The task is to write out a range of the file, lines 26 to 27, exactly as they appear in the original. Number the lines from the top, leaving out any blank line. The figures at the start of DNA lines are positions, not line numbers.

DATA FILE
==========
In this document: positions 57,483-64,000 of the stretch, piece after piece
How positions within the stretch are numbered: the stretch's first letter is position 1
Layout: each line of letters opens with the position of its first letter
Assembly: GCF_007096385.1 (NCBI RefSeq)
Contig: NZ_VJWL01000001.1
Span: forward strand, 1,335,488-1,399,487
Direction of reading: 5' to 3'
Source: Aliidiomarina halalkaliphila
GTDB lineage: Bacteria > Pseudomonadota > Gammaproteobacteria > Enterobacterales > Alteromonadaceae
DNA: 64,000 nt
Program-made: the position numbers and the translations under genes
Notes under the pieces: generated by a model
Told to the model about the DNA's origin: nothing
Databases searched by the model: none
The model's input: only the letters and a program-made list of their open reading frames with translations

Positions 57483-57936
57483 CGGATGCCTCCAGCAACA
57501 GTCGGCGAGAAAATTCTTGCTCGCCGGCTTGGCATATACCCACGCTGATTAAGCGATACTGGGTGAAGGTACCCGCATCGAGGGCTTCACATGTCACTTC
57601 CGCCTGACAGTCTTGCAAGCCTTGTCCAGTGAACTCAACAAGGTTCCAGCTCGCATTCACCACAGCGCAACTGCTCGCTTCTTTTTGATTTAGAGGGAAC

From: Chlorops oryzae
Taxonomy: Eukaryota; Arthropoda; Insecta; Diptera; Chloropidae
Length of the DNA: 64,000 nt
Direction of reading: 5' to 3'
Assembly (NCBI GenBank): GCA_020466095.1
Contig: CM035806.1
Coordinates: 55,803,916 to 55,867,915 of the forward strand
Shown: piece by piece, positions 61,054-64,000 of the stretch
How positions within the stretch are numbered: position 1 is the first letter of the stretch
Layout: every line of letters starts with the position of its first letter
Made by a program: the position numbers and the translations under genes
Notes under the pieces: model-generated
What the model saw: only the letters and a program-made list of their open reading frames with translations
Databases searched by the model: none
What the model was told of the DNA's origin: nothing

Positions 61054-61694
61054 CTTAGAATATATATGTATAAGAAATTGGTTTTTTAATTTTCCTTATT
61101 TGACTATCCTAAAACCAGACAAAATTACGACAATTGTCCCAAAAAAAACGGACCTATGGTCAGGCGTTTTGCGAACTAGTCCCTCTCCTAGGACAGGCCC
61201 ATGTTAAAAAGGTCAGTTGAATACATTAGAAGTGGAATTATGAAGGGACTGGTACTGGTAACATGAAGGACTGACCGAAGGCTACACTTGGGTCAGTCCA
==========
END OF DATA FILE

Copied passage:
Coordinates: 55,803,916 to 55,867,915 of the forward strand
Shown: piece by piece, positions 61,054-64,000 of the stretch